Scottish American Clans

Bagpipes, Tartan & Insurance:

Scottish-American Fraternalism in the 19th Century

 By Todd Wilkinson

PM, Solomon Lodge No. 271, AF & AM, Springfield MO

Member, Webster Lodge No. 98, Marshfield MO

During the 19th century, many American males were members of a myriad of fraternal organizations – the Masons, Odd Fellows, Knights of Pythias, the Grand Army of the Republic, etc.  Besides the social camaraderie and entertainment that these organizations provided, many joined for mutual-aid benefits, such as insurance, old-age homes, etc, and in the case of immigrant organizations, to maintain a social and cultural link to the “auld country”. While many St. Andrews and Caledonian Societies still exist in the United States today, during the fraternal “craze” of the late 19th century, several organizations with a Scottish “theme” were organized in the United States and Canada.


The Benevolent Order of Scottish Clans

A lesser known fraternal organization, the Benevolent Order of Scottish Clans, or BOSC, was founded in St. Louis, Missouri, On St. Andrew’s Day, 1878 (although some sources give a later date of 1882) by James McCash and a number of fellow freemasons.

Besides being a social order for Scots and Scottish-Americans, the Order also was a mutual aid society that provided insurance to its members, since many businesses did not provide it for their employees. Mutual-aid societies also provided relief for the widow and orphan, tended the sick and buried the dead.

The ritual of the BOSC was based on the story of the Battle of Largs in 1263, and the Battle of Bannockburn in 1314. The emblem of the BOSC was the Scottish thistle, and the motto, Nemo Me Impune Lacessit.

In addition, the BOSC served a similar purpose to the Caledonian and St. Andrew’s Society – preserving Scottish heritage and customs in the New World, as well as providing social events for members. Clan Stewart No. 50 in Duluth, Minnesota, for example, would hold an annual summer picnic at Fond du Lac, Wisconsin. Members were ferried to the site of the Picnic on the banks of Lake Superior for a day-along celebration of all things Scottish, including dancing, piping and Highland games.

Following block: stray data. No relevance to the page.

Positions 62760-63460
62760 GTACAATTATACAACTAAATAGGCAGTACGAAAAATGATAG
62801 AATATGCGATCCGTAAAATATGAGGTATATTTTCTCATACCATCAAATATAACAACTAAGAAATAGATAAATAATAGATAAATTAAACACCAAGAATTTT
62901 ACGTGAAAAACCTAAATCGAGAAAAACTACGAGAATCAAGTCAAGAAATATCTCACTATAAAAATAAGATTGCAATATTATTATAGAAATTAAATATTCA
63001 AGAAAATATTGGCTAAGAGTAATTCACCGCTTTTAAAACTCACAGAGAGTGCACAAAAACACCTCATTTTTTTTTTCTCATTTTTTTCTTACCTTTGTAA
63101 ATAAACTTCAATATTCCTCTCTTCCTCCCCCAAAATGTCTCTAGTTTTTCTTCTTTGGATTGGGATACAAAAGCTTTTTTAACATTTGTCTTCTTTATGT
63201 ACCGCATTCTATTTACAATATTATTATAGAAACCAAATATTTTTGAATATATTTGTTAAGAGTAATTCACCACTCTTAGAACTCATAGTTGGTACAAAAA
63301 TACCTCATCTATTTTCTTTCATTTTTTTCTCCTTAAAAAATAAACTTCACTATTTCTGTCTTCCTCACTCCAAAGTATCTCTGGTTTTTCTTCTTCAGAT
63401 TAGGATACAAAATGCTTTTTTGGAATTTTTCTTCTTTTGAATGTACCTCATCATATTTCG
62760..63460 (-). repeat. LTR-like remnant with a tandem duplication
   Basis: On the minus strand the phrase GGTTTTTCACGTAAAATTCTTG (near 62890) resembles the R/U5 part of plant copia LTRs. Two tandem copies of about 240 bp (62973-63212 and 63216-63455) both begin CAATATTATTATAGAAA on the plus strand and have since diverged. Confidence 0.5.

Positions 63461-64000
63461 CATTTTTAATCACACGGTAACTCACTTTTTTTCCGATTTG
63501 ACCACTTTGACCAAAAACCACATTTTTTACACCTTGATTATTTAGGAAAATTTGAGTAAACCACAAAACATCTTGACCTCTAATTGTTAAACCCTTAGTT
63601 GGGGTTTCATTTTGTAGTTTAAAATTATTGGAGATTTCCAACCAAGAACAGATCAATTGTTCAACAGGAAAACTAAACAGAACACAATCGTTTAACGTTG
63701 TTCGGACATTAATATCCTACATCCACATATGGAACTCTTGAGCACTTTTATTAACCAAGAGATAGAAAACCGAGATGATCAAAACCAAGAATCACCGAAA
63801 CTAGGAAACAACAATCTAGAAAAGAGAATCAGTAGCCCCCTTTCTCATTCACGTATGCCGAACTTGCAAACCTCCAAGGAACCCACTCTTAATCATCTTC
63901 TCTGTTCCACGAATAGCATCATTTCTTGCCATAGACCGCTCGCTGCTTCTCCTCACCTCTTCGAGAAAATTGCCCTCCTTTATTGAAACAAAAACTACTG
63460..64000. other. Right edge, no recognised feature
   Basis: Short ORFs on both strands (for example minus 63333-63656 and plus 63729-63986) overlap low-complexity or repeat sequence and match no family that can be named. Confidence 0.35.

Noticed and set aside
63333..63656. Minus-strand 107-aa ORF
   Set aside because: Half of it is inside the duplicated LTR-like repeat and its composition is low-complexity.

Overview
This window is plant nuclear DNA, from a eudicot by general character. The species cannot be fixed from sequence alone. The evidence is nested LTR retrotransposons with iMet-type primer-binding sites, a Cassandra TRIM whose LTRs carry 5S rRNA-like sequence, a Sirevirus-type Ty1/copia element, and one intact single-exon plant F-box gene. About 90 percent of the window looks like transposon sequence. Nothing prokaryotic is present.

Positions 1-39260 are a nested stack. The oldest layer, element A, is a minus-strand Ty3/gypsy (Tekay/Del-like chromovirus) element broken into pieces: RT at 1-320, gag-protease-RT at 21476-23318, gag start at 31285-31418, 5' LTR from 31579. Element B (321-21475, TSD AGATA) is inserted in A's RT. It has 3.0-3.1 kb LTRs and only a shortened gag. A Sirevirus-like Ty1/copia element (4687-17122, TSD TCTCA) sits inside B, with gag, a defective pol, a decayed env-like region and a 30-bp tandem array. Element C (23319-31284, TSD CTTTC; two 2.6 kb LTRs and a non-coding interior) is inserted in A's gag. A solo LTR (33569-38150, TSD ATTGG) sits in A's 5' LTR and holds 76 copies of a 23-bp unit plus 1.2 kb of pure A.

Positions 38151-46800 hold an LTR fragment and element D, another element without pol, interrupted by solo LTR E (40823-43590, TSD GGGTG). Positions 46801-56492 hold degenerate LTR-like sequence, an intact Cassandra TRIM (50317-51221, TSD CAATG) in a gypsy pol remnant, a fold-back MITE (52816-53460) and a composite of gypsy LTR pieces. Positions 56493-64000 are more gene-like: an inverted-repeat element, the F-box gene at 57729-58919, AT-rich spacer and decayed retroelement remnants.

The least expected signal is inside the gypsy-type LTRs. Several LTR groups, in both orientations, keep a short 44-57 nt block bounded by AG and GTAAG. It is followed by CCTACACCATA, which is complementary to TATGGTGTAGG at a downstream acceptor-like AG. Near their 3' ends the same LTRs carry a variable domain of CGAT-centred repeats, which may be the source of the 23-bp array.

Wayne Rethford and June Skinner Sawyers, in their book The Scots of Chicago: Quiet Immigrants and Their New Society, tell of “Scotland Day”, which was held in Chicago on September 30, 1933. The BOSC took a leading role in this celebration, which consisted of performances by local pipe bands, and the Essex Scottish Regiment Pipes & Drums from Canada, as well as Highland dancing, readings and speeches by local Scottish-American dignitaries.

Each lodge took the name of a Scottish clan; in the “Grand Clan of Missouri”, there was Clan Campbell No. 1, Clan Douglas No. 3, Clan MacDonald No. 6, etc. The National organization was referred to as the “Royal Clan”, which met in convention every two years. At one time, the national headquarters were in Boston, Massachusetts. In 1971, the BOSC merged with the International Order of Foresters.


Daughters of Scotia


There was also a ladies auxiliary of the BOSC, the Daughters of Scotia, which was organized in 1895, in New Haven, Connecticut. Originally a number of male members of the Order of Scottish Clans were dual members of the DOS until the organization was up and running.

Like the BOSC, the Daughters also placed a strong emphasis on Scottish culture, history and traditions. Only wives, daughters, mothers, sisters and widows of BOSC members could join. The DOS is organized similar to the BOSC, for obvious reasons.

The Daughters still exist today, and maintain a web site at:


The Sons of Scotland

In Canada, a similar order and mutual aid society, the Sons of Scotland, was founded in 1876 and is very active across the country. The first camp, Robert Burns No. 1, was organized in Toronto, on June 27 of that year. By 1892, over 70 camps had been formed, with a membership of some 6,000 individuals. Besides insurance, the “camp doctor” provided free medical care (save surgeries and childbirth) to all members.

Sons of Scotland “camps” are located from Vancouver to Montreal, and organize Burns and St. Andrew’s Suppers, ceilidhs, picnics, etc. The order also has a pipe band, The Sons of Scotland Pipes & Drums, which is reportedly Canada’s oldest civilian pipe band, organized in 1896. 

Simon Fraser University maintains archives of the records of the Sons of Scotland from 1895-1998.

While the Benevolent Order of Scottish Clans is no longer around today, traces of its heyday can still be seen, mostly in its surviving auxiliary, the Daughters of Scotland, and in the occasional grave marker in a cemetery or a membership medal in an antique store. Yet it can also be argued that the legacy of the BOSC is the numerous Scottish clan societies that dot the United States & Canada and continue the work of promoting Scottish heritage & culture at Highland Games and other Scottish events.


Works Cited



Hewitson, Jim. Tam Blake & Co.: The Story of Scots in America. Edinburgh: Canongate Press, 1993.

Rethford, Wayne and June Skinner Sawyers. The Scots of Chicago: Quiet Immigrants and Their New Society. Dubuque, Iowa: Kendall/Hunt Publishing Co., 1997.

Schmidt, Alvin J. Fraternal Organizations. Westport, Connecticut: Greenwood Press, 1980.

Szasz, Ferenc Morton. Scots in the North American West 1790-1971. Norman: University of Oklahoma Press, 2000.

Web sites:

Daughters of Scotia:

Simon Fraser University Archives:

St. Louis Public Library:

Sons of Scotland:

Sons of Scotland Pipes & Drums:


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